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Gainesville Region Nurtures Growing Bioscience Sector

Learn how Gainesville, FL is making its mark as a life science and agri-science center with a growing number of biotech startups and growing businesses.

By Kevin Litwin on October 6, 2015

Gainesville, FL
Gainesville / Frank Ordoñez

The next big breakthrough is being worked on in the Gainesville region, where burgeoning life science and agriscience industries couple with superior research capabilities to spawn new investment and opportunities With access to the University of Florida, a world-class business incubator and a strong culture of developing entrepreneurs, life science and agriscience companies are growing and thriving. CTD Holdings, Inc., a family of companies based in Alachua, provides cyclodextrins – sugar molecules that carry oils that are then water-soluble – to the food, pharmaceutical, industrial chemicals and chemical supplies industries.

“I think this community is very different from any other place in terms of support of an emerging life sciences sector,” says Jeffrey Tate, president and CEO of CTD. “There are ample locations here for a company to find space to operate and, unlike some other areas, there are people cheerleading one another here to be successful. The support among the business and life science community is genuine.”

Tate says the presence of the University of Florida and a vibrant business community has created a tremendous talent pool in the region. Tate says support for life science enterprise is a statewide phenomenon as well. He sits on the board of BioFlorida, a statewide trade association for the life sciences industry representing more than 3,000 companies and research organizations. Scott Fine, chairman of CTD, says he moved to the Gainesville area from out of state because of the collegial business environment.

The University of Florida’s Sid Martin Biotechnology Incubator in Alachua has been a tremendous resource for companies like CTD. The Sid Martin Incubator is one of the country’s first bio-business incubators. The 40,000-square-foot bioscience complex was created with the goal of commercializing University of Florida technologies around the life sciences. Startup and growing companies are able to use the resources and facilities of the Sid Martin complex to conduct their research and tap into expertise in a host of areas as they develop their ideas into commercially viable enterprises.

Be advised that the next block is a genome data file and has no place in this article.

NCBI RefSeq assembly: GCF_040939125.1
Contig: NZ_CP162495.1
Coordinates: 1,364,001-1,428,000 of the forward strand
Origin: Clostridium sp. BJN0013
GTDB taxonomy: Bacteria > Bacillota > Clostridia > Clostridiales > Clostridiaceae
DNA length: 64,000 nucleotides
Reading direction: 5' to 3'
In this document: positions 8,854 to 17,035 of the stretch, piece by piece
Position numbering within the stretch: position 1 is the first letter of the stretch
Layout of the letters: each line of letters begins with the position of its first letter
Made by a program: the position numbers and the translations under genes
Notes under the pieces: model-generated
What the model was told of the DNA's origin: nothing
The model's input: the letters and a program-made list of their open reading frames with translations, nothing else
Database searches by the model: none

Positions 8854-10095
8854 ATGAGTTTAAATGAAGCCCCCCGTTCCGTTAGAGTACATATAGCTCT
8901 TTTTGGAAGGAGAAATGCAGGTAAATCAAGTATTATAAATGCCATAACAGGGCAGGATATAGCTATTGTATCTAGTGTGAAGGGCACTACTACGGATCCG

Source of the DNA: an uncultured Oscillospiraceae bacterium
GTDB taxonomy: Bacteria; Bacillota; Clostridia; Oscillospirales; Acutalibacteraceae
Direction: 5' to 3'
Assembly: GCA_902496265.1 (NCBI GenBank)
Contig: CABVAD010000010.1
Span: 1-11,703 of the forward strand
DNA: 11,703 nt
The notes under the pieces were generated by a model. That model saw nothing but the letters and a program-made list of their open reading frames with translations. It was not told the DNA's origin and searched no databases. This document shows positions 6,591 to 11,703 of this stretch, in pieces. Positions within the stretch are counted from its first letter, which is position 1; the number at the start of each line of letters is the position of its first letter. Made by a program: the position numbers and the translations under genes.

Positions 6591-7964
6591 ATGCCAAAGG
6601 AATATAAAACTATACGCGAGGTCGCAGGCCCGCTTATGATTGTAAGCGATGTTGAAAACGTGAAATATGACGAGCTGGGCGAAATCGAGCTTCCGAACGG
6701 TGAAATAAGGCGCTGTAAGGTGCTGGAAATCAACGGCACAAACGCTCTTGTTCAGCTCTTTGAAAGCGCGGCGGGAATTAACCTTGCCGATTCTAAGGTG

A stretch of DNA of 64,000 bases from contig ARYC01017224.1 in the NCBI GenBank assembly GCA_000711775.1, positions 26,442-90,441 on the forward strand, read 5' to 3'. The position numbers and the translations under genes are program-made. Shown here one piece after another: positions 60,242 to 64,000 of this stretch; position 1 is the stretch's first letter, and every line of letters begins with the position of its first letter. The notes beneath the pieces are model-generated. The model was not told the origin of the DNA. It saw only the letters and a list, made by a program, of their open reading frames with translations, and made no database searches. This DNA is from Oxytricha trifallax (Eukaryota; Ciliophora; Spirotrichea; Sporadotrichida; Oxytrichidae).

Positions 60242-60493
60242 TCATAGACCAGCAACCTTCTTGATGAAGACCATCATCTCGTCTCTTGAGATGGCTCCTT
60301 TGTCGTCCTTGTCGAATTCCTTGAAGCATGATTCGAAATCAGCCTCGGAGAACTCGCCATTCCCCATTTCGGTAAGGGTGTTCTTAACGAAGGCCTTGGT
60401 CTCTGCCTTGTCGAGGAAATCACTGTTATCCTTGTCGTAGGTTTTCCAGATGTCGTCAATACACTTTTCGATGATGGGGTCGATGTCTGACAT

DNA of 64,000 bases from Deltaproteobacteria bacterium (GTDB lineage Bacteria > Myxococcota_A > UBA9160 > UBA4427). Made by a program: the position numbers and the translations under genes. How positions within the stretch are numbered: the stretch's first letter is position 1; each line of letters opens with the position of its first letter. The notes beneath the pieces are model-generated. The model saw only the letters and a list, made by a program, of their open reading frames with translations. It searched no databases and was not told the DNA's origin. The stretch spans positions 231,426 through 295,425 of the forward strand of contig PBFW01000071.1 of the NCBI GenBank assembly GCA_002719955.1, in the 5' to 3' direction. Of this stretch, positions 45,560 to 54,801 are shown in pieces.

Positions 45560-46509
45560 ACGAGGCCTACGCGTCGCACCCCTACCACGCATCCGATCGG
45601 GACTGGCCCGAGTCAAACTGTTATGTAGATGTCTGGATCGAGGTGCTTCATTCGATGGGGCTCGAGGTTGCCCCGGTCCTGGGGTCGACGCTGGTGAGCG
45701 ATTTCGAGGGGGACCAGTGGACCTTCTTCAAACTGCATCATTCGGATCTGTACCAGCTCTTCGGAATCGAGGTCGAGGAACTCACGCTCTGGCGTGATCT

“There is a very flourishing bio-science cluster here in the region as a result of the extensive research at the University of Florida,” says Patti Breedlove, the incubator’s director.

The facility is located in the heart of the 204-acre Progress Park, a hub for biotech companies.

“The facilities available for research in the biotech and life sciences here are hard to find elsewhere,” Breedlove says. “There is an exciting startup culture in Gainesville that has caused a great deal of excitement for the region.”

The agriscience sector of the region has been particularly successful. Raghaven Charudattan, a University of Florida professor, has researched ways to develop a line of biologically based, environment-friendly products for pest control. In 2003 he founded BioProdex, Inc., a biotechnology company that could commercially produce those products. BioProdex’s first commercial product is a plant virus-based bioherbicide to control an invasive weed in pastures and natural areas in the United States. The technology was developed by Charudattan and his research team at the University of Florida-Institute of Food and Agricultural Sciences.

“This region is a tremendous resource for companies like ours,” Charudattan says. “It is a great place to work and live and there is easy access to technological resources.”

Gainesville’s technology resources have also attracted new companies into the region. Coquí RadioPharmaceuticals Corp., a medical isotope company based in Coral Gables, has announced it will build a facility in Alachua County to produce Molybdenum-99. Coquí Pharma will be the first U.S. commercial producer of the medical isotope. Medical isotopes are used in a variety of medical tests, including cancer screening.

“We are truly excited about the opportunity to work with the University of Florida and Gainesville community in building this crucial facility,” says Carmen I. Bigles, president and CEO of Coquí Pharma.

Coquí says the partnership with the University of Florida Foundation in building the facility will provide opportunities for collaboration with UF engineering and medical researchers and give another boost to the biotech community in the region. The facility, expected to be completed in 2020, will employ 220 people.

“The Gainesville Region met our technical requirements for construction of this facility, but its strong biotech research community and the cooperation of state and local officials made this feel like home for us,” Bigles says.

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